From Gtech Community Stadium – Liverpool’s hopes of finishing in the Premier League’s top four were dealt a blow with a 3-1 loss at Brentford on Monday evening.
The Reds deservedly leave west London without the points, an apt punishment for their lazy and rogue defending throughout.
It’s been the story of their season. According to Opta, they’ve given up 51 big chances this campaign, up to twice as many as the five teams above them in the table.
Liverpool weren’t always this way, and it’s revisionist history to suggest so. While they were indeed fragile defensively in Jurgen Klopp’s early years, the arrival of Virgil van Dijk saw a change of approach at the back, playing with more controlled aggression and leaving fewer gaps open.
That process has now reversed.
Where the Reds used to suffocate teams and bully them into submission, they’ve lost that extra edge champions need, that swagger now slipping and misplaced as arrogance.
It was a standard which slowly crept in last season. In several big games, they were bailed out by VAR’s infamous thin offside lines and their world class goalkeeper. Those inches haven’t been enough to save them this time around – the margins needed to be where Liverpool were even a few months ago are so fine with this reckless style.
Perhaps their defensive stability has been curtailed partly by the departure of Sadio Mane – an energetic presser and simply one of the world’s best players – and his replacement, Darwin Nunez, failing to make the requisite immediate impact. Klopp’s Liverpool have always been a team that defend and attack in a single heartbeat, as was best represented by Van Dijk’s absence in a struggling 2020/21 season.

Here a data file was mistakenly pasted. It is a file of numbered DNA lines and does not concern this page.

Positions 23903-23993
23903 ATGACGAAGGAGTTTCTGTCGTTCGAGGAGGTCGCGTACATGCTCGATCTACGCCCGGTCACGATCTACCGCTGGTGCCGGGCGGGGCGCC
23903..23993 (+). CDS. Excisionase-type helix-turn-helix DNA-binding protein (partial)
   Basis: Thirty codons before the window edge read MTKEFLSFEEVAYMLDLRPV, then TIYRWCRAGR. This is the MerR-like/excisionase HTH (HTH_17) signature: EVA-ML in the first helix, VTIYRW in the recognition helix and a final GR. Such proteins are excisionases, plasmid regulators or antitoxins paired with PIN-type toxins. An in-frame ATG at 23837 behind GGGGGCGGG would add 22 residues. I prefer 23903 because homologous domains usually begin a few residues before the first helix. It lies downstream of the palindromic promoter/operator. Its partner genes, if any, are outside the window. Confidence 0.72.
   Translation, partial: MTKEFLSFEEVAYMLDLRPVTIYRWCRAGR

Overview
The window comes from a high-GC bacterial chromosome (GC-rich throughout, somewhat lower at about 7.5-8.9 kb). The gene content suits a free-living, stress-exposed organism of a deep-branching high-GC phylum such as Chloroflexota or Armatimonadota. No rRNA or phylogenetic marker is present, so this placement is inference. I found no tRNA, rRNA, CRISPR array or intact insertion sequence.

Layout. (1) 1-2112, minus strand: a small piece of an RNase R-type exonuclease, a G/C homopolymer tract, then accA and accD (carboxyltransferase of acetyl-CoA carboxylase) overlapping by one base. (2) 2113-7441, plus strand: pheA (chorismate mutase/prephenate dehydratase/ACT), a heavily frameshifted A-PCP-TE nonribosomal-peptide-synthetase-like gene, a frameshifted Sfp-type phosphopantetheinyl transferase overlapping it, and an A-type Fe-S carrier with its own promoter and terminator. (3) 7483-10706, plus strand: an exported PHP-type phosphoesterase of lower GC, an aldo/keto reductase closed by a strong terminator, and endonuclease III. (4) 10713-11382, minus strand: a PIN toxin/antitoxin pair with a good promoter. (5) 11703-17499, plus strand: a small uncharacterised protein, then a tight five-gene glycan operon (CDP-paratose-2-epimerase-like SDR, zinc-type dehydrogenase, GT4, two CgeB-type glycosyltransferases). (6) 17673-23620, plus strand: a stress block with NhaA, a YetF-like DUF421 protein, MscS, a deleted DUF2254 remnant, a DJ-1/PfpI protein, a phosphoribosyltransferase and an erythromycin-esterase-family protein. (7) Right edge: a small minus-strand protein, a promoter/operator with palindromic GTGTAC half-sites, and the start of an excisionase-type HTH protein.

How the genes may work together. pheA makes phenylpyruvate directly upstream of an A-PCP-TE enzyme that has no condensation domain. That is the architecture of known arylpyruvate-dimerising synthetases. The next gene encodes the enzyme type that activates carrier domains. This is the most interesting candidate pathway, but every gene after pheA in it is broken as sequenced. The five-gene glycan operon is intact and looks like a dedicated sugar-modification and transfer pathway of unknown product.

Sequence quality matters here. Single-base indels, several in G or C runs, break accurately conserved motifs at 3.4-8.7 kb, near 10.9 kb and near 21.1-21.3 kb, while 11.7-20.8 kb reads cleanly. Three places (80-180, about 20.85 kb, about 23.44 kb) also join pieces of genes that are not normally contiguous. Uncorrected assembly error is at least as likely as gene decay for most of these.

Trent Alexander-Arnold was one of their best attacking threats at Brentford, but he was caught out for the Bees’ second goal. Kostas Tsimikas was a disaster and swiftly replaced by Andy Robertson at half-time, with the Scot bringing the energy required to try and help Liverpool out.
Ultimately, their efforts proved fruitless and the mountain was too difficult to climb. Liverpool have not demonstrated their previous attacking threat in order to get away with such defensive lapses, and until the situations in both boxes improve, they will not contend for major honours again.
Liverpool’s inability to turn over a squad in need of refreshing is at least understandable considering it’s still largely one which played every single game available to them last season – a ridiculous feat which is under-appreciated in wider circles – but the cracks are a lot more obvious.
There’s at least a recognition that they need reinforcements at both ends. Cody Gakpo brings great depth to an attack in need of instant goal contributions, and their aggressive pursuit of Jude Bellingham shows they still have continent-wide respect. A couple of new defenders wouldn’t go amiss, mind.
Whether Klopp’s voice is simply not as effective within the Anfield dressing room walls or he’s just turned a blind eye to this malaise, he’s failed to halt the slide and it’s his job to find a solution. His track record suggests he will find it, but the bottom line is Liverpool need to be meaner at the back if they’re to reach the top four.
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